12. Van de Gaer, Dirk & Schokkaert, Erik & Martinez, Michel, 2001. "Three Meanings of Intergenerational Mobility," Economica, London School of Economics and Political Science, vol. 68(272), pages 519-537, November.
    13. Checchi, Daniele & Fiorio, Carlo V. & Leonardi, Marco, 2013. "Intergenerational persistence of educational attainment in Italy," Economics Letters, Elsevier, vol. 118(1), pages 229-232.
    14. Daouli, Joan & Demoussis, Michael & Giannakopoulos, Nicholas, 2010. "Mothers, fathers and daughters: Intergenerational transmission of education in Greece," Economics of Education Review, Elsevier, vol. 29(1), pages 83-93, February.
    15. Shorrocks, A F, 1978. "The Measurement of Mobility," Econometrica, Econometric Society, vol. 46(5), pages 1013-1024, September.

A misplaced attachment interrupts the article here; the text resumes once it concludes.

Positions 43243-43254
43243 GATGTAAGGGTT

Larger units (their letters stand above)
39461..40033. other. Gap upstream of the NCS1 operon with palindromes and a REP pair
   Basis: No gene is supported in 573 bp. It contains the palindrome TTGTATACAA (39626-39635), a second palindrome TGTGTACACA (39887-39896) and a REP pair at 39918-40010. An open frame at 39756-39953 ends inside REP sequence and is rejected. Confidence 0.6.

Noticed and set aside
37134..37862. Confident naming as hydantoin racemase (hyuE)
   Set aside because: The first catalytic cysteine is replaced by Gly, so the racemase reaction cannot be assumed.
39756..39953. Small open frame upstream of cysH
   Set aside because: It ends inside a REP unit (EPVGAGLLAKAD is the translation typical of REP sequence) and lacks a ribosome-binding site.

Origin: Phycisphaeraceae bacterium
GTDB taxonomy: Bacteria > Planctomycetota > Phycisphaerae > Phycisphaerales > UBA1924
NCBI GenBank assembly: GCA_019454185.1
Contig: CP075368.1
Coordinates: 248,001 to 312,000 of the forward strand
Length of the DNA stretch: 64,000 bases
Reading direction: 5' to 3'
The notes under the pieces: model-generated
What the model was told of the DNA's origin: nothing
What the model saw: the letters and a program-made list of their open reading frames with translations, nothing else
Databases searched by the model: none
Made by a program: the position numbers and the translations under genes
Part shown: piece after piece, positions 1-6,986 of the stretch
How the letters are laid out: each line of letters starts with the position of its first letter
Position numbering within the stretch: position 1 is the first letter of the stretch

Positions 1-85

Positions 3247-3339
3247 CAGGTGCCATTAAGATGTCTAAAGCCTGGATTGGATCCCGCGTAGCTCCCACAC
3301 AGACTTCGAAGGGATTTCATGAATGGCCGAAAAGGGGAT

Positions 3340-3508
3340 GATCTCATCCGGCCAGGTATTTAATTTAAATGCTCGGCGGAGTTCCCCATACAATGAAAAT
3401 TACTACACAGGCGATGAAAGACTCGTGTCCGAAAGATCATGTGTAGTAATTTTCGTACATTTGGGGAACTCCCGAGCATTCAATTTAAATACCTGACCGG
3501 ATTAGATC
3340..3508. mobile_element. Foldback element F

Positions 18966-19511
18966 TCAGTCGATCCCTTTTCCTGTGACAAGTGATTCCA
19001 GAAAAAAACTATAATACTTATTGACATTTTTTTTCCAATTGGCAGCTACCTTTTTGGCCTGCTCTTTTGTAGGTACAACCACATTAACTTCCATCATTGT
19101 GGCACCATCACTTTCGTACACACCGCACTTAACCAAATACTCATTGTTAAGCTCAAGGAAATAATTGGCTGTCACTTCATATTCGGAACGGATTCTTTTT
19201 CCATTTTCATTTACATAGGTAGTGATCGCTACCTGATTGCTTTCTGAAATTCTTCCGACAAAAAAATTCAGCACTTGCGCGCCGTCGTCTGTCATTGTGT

Full references (including those not matched with items on IDEAS)


    Citations are extracted by the CitEc Project, subscribe to its RSS feed for this item.

    Cited by:

    1. Evangelia Papapetrou & Pinelopi Tsalaporta, 2017. "Is there a case for intergenerational transmission of female labour force participation and educational attainment? Evidence from Greece during the crisis," Working Papers 223, Bank of Greece.
    2. repec:clr:wugarc:y:2016v:42i:4p:617 is not listed on IDEAS
    3. Mehtabul Azam & Vipul Bhatt, 2015. "Like Father, Like Son? Intergenerational Educational Mobility in India," Demography, Springer;Population Association of America (PAA), vol. 52(6), pages 1929-1959, December.
    4. repec:clr:wugarc:y:2016v:42i:04p:617 is not listed on IDEAS
    5. René Böheim & Christina Judmayr, 2014. "Bildungs- und Einkommenskorrelationen von Geschwistern in Österreich," Wirtschaft und Gesellschaft - WuG, Kammer für Arbeiter und Angestellte für Wien, Abteilung Wirtschaftswissenschaft und Statistik, vol. 40(4), pages 531-557.